New Mole: Possible Causes and When to Worry

Medically Reviewed By Debra Sullivan, Ph.D., MSN, R.N., CNE, COI
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A new mole does not always signify skin cancer. New moles can also appear due to genetic factors, hormone changes, and sun damage.  Your skin is your body’s largest organ, and it changes throughout your lifetime. New moles, or nevi, can be one of these changes, and seeing them appear may cause concern.

A new mole is not always a sign of skin cancer, such as melanoma. However, if the mole quickly changes in size, shape, and color, it may indicate something more serious.

Always consult your doctor about any mole that changes or looks different from other ones on your body.

Keep reading to learn about whether new moles are common, what may cause a new mole, and melanoma warning signs to look for.

Are new moles common?

Woman standing with bare back with unseen person's hand checking for moles
Oleksandra Stets/Stocksy United

It is not unusual for adults up to the age of 40 to develop a new mole, according to the National Library of Medicine.

Moles in general are very common. Most people have between 10 and 40 moles. In most cases, they develop them as children or teenagers.

Your moles may change appearance throughout your lifetime. For example, they may fade or get darker. 

The risk of melanoma increases after age 40. Therefore, it is particularly important for older adults to monitor any new moles that appear. Keep track of them and document their appearance. Consider taking monthly photos of any new moles.

If you notice any sudden changes or growth of either a new or existing mole, contact a doctor for evaluation. 

Learn eight things doctors want you to know about moles.

What causes new moles?

While doctors are unsure exactly what causes new moles, there are a few risk factors associated with their development.

New moles appear for a variety of reasons, including:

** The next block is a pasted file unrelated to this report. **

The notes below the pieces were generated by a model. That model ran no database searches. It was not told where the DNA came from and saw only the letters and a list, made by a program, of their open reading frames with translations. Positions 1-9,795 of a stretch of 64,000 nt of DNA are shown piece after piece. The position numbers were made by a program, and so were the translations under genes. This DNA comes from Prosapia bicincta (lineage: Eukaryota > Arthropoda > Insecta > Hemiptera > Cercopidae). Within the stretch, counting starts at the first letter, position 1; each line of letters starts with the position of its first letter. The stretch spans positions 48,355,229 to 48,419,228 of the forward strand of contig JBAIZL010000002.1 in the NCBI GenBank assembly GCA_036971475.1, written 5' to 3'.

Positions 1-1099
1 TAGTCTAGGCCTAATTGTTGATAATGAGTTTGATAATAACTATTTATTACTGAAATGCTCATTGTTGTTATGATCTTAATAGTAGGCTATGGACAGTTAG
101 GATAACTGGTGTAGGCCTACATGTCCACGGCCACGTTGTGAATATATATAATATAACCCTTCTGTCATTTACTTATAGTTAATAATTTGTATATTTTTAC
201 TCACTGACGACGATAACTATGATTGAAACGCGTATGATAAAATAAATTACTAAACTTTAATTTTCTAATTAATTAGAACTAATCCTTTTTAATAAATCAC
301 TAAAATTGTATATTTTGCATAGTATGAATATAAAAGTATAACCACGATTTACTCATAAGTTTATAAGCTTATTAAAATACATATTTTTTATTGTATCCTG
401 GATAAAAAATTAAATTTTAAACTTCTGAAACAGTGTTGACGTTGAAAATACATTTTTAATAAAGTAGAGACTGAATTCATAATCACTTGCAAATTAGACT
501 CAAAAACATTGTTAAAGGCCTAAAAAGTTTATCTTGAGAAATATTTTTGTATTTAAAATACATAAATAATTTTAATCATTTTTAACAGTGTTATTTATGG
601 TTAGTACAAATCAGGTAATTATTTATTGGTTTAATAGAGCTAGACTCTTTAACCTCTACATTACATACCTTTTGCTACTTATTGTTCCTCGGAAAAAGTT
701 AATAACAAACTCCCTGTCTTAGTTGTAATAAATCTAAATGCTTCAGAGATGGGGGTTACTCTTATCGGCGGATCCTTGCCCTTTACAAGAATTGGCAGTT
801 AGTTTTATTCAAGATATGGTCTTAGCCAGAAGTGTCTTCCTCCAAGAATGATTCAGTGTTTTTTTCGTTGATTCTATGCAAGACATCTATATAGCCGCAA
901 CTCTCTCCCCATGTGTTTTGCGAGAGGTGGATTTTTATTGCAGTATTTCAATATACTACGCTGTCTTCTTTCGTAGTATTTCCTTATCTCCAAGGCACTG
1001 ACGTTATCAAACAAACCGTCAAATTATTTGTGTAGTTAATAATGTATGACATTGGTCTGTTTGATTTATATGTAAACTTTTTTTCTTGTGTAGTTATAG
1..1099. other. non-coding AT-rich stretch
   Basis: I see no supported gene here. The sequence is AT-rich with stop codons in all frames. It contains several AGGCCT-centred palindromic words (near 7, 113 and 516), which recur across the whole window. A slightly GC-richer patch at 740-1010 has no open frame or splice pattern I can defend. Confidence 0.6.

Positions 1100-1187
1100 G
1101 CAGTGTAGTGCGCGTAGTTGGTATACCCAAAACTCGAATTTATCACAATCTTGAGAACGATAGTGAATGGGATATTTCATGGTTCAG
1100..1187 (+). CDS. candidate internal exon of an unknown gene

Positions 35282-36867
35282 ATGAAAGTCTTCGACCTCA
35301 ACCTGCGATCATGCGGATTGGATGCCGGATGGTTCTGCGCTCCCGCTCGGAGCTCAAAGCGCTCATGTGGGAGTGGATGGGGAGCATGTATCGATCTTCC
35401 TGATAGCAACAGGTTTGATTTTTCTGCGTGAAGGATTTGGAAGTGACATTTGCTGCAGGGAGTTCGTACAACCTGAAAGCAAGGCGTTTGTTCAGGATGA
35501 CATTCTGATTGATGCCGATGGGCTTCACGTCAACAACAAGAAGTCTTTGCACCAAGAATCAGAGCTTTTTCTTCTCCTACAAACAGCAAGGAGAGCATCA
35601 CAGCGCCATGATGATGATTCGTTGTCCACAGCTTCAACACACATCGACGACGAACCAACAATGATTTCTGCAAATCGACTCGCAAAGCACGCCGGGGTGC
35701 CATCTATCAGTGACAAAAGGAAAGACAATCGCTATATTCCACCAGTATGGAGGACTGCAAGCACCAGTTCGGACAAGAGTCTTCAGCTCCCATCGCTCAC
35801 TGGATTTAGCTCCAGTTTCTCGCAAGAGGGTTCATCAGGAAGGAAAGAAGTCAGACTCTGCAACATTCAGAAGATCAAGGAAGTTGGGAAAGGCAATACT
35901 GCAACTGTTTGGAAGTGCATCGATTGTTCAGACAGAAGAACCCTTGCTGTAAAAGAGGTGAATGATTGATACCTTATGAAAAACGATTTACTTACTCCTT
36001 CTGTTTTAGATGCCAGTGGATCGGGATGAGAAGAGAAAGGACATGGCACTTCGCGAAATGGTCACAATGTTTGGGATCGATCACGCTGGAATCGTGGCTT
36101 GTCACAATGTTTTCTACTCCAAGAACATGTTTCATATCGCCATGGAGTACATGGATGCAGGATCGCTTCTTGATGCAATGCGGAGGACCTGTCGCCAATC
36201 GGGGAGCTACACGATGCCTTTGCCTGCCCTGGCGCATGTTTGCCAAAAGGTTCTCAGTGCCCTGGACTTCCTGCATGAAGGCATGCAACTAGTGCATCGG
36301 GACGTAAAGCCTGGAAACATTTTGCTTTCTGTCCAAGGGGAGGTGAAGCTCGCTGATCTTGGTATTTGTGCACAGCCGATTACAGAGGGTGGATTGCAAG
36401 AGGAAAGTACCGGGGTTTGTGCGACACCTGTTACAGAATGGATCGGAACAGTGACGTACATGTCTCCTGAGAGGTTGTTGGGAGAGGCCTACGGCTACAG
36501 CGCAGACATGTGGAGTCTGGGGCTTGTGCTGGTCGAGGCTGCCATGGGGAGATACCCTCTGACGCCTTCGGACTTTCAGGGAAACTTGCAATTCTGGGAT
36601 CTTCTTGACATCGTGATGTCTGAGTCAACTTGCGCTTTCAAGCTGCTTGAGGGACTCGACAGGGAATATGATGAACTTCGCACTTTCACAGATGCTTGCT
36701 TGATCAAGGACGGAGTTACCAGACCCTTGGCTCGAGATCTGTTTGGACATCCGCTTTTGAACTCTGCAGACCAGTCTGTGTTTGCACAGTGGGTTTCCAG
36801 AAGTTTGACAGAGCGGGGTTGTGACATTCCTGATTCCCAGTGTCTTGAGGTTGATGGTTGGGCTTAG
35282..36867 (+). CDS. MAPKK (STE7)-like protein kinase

• Genetics: Researchers note comparable amounts of moles in multiple generations of families. While moles seem to be an inherited trait, researchers are unsure of the inheritance pattern. 
  • Hormone changes: New moles can appear during times when your body is undergoing hormonal changes, like during puberty or pregnancy
  • Sun exposure: New moles seem to appear after prolonged sun exposure. New moles are different from freckles, however. Moles contain extra pigment-forming cells and more blood vessels. They are also raised, while freckles are flat. 
  • Treatments that affect immunity: Some medications that suppress the immune system can cause an increase in moles.
  • Melanoma: Skin cancer can also cause new moles to appear. Melanoma is a type of skin cancer. It occurs when the cells that produce brown or tan pigments grow rapidly and out of control. 

Some causes of new moles cannot be changed, like genetics and hormone changes. However, you can take preventive steps for the factors you can control.

Wearing sunscreen and protective sun gear lowers your risk of moles or melanoma due to sun damage. Make sure to protect frequently overlooked areas, like your hairline and ears. 

Keep in mind that freckles and sunspots differ from moles. Sunspots and freckles are flat, whereas moles are slightly raised. 

Learn 10 ways to protect your skin from the sun.

What are symptoms of melanoma?

A new mole that looks different than other moles on your body could be a warning sign of melanoma. A mole that is changing in appearance can also be a warning sign.

When a new mole could be melanoma